One oft overlooked detail on singability is the relationship between the song itself and the worship team’s ability to actually sing it. A congregation can generally sing more difficult music if the worship team is able to lead it effectively. Since the worship team is tasked with helping the congregation engage, it’s important that the team itself is able to sing and play the music. Don’t pick music you can’t play or sing if you want people to sing with you. 

A caveat here, mostly for those in “modern/contemporary” cultural settings. I’m often told that it’s important to find a key in which the whole congregation can sing each song, but here’s the thing: I’ve yet to find this magical key. A congregation is usually made of at least four different voice type, but when you pick a key for a song, you automatically eliminate at least two of those voice types. No matter what you do, you won’t find a key in which everyone will sing comfortably. That doesn’t mean you shouldn’t key your songs carefully, but instead of the worship leader struggling to find the elusive perfect key, it would be better to have multiple leaders who can lead songs for several different voice types throughout the worship set. This is about keeping a bigger picture when planning music for our gatherings; the music is part of a story that spans the entire service, and sometimes an entire series. If you think big-picture, your storyline isn’t just the arc of one song; it’s multiple songs and liturgical elements, from prelude/live-intro to benediction. You can pick a key for each song that targets different voice types, and as a bonus, spread out the leadership so no one person is “spot-lit.” Feature men, women, even (maybe especially) teenagers and children of different voice types - you'll show the whole family of God partnering together in leadership and in participation.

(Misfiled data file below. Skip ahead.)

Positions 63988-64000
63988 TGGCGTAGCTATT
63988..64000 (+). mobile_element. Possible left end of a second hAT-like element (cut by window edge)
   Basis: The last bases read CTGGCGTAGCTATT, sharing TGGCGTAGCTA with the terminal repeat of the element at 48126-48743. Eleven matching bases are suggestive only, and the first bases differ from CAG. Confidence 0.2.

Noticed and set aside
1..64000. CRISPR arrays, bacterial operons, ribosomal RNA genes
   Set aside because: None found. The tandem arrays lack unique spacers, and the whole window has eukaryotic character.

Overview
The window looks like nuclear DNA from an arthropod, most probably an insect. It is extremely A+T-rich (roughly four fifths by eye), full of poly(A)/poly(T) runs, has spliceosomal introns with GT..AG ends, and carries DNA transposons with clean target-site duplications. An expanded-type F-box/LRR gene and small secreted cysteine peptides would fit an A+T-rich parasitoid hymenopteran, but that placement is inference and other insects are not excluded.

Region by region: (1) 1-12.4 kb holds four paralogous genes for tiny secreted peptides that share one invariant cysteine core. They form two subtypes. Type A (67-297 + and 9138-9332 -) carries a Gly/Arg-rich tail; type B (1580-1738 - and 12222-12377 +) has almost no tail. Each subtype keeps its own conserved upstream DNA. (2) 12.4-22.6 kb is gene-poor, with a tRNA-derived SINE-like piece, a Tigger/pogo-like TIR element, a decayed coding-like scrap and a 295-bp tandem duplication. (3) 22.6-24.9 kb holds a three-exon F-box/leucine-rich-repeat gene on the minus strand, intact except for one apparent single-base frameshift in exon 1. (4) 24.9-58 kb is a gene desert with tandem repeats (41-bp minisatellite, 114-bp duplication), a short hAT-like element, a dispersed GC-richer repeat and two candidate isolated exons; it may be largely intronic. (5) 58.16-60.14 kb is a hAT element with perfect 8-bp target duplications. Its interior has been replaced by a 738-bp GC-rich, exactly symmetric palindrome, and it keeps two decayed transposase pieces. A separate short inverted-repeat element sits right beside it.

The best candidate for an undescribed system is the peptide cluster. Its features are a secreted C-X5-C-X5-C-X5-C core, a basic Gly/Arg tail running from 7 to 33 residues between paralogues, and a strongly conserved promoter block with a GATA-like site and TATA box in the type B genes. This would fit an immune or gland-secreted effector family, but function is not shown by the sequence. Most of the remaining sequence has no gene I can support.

This won’t work in every church (not every worship team has all four voice types represented, let alone people who can lead from that voice type), but it’s something toward which to strive. No matter what your teams look like, when leaders lead with confidence, a congregation is more likely to try to sing along, even if it’s not an ideal key for their voice. Clear evidence of this is any concert you’ve ever attended: the audience is just as a congregation, and many of them who know the music will sing along … despite the fact that the band never consulted the audience as to their preferred keys.